Background: Preservation of locomotor activity in multiple sclerosis (MS) patients is of utmost importance. Robotic-assisted body weight-supported treadmill training is a promising method to improve gait functions in neurologically impaired patients, although its effectiveness in MS patients is still unknown.Objective: To compare the effectiveness of robot-assisted gait training (RAGT) with that of conventional walking treatment (CWT) on gait and generalized functions in a group of stable MS patients.Methods: A prospective randomized controlled trial of 12 sessions of RAGT or CWT in MS patients of EDSS score 5-7. Primary outcome measures were gait parameters and the secondary outcomes were functional and quality of life parameters. All tests were performed at baseline, 3 and 6 months post-treatment by a blinded rater.Results: Fifteen and 17 patients were randomly allocated to RAGT and CWT, respectively. Both groups were comparable at baseline in all parameters. As compared with baseline, although some gait parameters improved significantly following the treatment at each time point there was no difference between the groups. Both FIM and EDSS scores improved significantly post-treatment with no difference between the groups. At 6 months, most gait and functional parameters had returned to baseline.Conclusions: Robot-assisted gait training is feasible and safe and may be an effective additional therapeutic option in MS patients with severe walking disabilities.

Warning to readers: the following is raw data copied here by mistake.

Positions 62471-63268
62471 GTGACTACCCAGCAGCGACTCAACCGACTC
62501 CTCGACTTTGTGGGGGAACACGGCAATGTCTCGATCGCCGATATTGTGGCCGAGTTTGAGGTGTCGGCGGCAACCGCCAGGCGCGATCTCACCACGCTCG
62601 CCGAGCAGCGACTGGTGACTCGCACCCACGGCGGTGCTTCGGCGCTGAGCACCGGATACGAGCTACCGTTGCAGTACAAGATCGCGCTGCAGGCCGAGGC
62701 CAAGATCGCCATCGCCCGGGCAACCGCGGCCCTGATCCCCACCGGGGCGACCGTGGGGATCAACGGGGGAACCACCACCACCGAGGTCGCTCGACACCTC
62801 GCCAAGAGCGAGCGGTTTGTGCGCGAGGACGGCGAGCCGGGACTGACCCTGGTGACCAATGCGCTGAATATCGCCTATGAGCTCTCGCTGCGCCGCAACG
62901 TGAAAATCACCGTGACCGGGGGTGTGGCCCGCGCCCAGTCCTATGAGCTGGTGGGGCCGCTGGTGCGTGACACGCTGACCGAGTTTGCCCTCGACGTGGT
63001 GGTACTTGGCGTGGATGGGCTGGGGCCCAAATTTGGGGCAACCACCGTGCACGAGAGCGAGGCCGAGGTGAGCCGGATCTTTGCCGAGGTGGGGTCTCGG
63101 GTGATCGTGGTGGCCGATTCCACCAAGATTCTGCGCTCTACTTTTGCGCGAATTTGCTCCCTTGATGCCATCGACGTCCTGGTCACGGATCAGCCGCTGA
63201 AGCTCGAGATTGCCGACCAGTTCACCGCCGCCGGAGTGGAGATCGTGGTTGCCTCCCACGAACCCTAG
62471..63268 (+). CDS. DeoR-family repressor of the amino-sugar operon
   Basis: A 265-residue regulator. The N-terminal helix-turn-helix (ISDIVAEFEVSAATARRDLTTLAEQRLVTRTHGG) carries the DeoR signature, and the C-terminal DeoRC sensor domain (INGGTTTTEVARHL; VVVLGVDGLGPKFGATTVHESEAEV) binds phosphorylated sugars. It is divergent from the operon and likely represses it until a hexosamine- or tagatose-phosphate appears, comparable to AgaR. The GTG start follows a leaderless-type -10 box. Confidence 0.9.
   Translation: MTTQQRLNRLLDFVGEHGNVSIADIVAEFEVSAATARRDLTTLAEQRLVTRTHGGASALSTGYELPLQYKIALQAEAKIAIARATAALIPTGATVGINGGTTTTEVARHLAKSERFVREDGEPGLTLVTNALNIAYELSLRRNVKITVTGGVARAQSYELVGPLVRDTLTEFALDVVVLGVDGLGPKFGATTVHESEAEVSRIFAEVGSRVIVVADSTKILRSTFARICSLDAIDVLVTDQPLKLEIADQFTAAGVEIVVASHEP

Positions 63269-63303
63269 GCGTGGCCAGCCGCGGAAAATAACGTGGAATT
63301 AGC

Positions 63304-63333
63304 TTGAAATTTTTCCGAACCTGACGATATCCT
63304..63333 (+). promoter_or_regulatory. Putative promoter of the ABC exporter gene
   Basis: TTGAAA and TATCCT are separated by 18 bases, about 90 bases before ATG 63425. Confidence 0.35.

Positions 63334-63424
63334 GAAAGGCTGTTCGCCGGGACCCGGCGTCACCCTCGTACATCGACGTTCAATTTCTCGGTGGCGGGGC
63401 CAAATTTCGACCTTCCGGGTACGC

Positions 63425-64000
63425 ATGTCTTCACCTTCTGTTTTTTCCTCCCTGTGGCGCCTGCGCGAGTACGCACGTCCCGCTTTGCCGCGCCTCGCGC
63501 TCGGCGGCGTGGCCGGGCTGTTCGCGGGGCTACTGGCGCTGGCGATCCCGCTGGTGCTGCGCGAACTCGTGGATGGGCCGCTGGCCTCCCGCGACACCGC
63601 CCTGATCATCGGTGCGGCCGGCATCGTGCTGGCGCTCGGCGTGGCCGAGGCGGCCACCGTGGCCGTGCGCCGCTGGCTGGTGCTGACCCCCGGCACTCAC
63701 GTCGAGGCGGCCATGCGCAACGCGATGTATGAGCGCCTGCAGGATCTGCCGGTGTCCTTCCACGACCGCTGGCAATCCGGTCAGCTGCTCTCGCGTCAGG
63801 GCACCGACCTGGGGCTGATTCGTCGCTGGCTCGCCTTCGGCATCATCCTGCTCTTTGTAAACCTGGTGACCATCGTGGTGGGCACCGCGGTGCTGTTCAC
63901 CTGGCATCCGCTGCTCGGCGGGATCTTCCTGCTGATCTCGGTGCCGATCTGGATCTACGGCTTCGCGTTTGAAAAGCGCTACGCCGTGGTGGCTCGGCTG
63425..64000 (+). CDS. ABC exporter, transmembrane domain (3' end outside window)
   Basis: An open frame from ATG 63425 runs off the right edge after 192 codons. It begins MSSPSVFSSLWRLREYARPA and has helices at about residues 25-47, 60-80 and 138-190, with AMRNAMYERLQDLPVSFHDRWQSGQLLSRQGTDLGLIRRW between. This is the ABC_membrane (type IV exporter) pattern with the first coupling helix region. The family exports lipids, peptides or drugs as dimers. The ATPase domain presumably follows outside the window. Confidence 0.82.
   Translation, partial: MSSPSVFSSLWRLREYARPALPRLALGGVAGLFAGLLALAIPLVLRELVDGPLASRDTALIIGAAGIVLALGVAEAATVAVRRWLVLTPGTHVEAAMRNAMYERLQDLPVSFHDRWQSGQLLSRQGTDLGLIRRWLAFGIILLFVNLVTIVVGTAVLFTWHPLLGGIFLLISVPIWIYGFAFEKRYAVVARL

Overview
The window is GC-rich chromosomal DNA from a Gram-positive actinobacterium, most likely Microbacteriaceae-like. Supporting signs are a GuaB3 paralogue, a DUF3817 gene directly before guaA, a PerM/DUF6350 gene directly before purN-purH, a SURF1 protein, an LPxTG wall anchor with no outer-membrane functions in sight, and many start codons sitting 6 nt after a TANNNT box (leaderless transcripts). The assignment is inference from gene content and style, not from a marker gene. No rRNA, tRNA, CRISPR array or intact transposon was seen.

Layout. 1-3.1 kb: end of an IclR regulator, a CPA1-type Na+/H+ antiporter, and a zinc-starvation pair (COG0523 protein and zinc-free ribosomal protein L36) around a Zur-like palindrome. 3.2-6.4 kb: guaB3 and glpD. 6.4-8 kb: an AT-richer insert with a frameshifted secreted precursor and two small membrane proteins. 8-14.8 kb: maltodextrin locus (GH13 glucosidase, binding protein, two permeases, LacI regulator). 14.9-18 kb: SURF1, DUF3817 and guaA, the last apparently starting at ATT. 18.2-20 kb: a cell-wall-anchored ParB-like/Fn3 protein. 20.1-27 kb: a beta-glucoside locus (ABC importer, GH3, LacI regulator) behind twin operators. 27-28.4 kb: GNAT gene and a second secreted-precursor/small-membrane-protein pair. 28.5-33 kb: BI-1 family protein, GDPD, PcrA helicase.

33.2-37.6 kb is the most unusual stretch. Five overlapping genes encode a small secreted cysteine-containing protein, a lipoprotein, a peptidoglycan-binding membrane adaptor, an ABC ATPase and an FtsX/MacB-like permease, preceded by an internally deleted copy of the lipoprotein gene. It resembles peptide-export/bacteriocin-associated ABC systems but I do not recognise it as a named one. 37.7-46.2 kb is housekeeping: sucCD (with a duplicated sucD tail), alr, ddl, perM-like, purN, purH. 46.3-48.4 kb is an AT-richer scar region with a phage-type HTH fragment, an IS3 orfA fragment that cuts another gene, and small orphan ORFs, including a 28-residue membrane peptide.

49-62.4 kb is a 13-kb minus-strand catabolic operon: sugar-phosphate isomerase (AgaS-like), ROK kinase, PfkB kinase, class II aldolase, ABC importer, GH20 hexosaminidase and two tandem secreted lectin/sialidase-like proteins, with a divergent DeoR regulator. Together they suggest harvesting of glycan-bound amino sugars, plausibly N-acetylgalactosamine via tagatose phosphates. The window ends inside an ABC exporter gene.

- multiple sclerosis
- robot-assisted gait training